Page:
More offenders will be eligible for community sentences if a range of reforms aimed at modernising the criminal justice process is approved by Parliament.
Offenders who have previously served prison terms of three months or less, or have served a reformative training stint, would be eligible for community sentences so that they can benefit from rehabilitative opportunities. Offences with specified minimum fines, such as drink driving, will also be eligible.
More serious offences will also be eligible for mandatory treatment orders, and the maximum duration of such sentences will be raised from 24 months to 36 months.
The proposed expansion of the eligibility criteria for the community sentencing regime follows good results from these options, which include mandatory treatment orders and day reporting orders, said the Ministry of Law (MinLaw).
It tabled the Criminal Justice Reform Bill and the Evidence (Amendment) Bill in Parliament yesterday, which cover more than 50 diverse changes to the entire criminal justice process, from investigation to court processes to sentencing.
MinLaw said that the proposed amendments are a major step in the Government's long-term efforts towards a more progressive, balanced and modern criminal justice system. They aim to enhance the fairness of existing procedures and ensure the accuracy and equity of outcomes in criminal cases, said the ministry.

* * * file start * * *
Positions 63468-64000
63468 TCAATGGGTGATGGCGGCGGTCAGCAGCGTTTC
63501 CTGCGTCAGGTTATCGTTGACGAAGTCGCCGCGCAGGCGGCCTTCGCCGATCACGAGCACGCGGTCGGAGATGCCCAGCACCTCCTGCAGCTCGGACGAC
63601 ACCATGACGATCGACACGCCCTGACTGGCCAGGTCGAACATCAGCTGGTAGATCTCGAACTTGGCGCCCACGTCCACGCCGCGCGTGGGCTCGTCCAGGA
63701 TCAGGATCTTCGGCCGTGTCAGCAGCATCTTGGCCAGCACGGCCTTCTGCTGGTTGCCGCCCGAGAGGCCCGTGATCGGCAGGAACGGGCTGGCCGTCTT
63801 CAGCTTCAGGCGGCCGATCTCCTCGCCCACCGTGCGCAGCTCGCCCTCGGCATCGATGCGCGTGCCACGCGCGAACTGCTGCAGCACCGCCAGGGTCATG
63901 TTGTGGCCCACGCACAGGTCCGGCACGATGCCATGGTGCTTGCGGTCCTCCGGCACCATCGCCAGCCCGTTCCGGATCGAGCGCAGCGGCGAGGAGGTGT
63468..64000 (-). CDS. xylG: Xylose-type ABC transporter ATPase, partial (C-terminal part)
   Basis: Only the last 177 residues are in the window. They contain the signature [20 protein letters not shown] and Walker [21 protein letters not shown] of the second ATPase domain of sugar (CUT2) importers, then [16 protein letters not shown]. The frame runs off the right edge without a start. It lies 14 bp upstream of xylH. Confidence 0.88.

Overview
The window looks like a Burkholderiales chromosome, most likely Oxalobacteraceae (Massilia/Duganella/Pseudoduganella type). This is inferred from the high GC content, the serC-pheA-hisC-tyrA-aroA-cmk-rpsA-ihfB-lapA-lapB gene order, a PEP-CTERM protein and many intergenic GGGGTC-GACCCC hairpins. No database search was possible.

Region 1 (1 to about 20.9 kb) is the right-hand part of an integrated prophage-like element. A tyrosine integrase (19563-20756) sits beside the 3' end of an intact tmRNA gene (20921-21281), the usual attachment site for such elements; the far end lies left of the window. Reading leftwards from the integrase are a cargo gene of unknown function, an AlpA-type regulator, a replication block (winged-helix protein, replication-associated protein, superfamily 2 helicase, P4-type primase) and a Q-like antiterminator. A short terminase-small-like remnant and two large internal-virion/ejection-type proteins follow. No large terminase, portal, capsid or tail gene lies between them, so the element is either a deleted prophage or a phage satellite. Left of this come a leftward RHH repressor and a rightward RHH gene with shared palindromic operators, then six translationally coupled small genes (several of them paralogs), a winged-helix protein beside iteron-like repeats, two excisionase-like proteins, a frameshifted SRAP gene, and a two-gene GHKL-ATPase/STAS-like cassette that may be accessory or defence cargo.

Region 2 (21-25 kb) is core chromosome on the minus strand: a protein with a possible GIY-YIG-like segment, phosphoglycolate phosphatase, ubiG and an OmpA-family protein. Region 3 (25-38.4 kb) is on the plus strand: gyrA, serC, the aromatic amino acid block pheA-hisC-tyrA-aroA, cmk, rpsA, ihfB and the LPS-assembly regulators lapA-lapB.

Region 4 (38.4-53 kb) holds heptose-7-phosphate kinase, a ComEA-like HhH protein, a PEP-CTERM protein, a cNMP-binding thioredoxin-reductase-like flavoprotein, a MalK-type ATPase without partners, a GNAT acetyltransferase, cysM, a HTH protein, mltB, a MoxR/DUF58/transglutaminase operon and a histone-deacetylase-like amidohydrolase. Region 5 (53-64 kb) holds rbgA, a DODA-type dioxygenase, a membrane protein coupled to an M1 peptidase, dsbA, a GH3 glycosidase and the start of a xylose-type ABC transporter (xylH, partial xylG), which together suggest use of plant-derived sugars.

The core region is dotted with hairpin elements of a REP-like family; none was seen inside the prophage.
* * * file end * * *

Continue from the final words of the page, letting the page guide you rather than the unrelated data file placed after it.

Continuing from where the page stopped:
The proposals build on past reforms to the Criminal Procedure Code and the Evidence Act.
The Criminal Procedure Code is the law which governs criminal investigations and the procedure for court hearings of criminal cases. It was overhauled in 2010, introducing community sentences, which gave judges more rehabilitative sentencing options instead of the traditional jail and fine.
Other changes in the latest Bills tabled will allow the police to take statements from suspects and victims via video recording.
The scheme will be implemented in phases, due to the significant investment of infrastructure and training, said MinLaw.
Video-recorded interviews will give the court an objective account of the interviews with suspects. In later stages, video-recorded statements of vulnerable victims can also be used in place of court testimony to minimise their trauma.
A suite of measures has also been introduced to enhance protection for victims of sexual offences or child abuse. Their identities will be protected from the point the police report is made and they will testify behind closed doors, possibly behind a physical screen to separate them from the accused.
They also cannot be questioned by defence lawyers on their sexual history not relating to the charge, unless the court allows it. This will be done through changes to the Evidence Act, which provides the framework for matters concerning evidence in court.
The proposed changes will also include a framework for deferred prosecution agreements, in which the prosecution grants amnesty to corporations in exchange for complying with certain conditions.
Ms Corinna Lim, executive director of the Association of Women for Action and Research, welcomed the enhanced protection for complainants of sexual offences and child abuse, noting that this will allay victims' fears about whether their personal details will be kept private.
But she was concerned about the video recording of interviews with sexual assault complainants.
"Victims are often in a traumatised and confused state right after the incident, and are not in a position to give an accurate account of the incident," she said.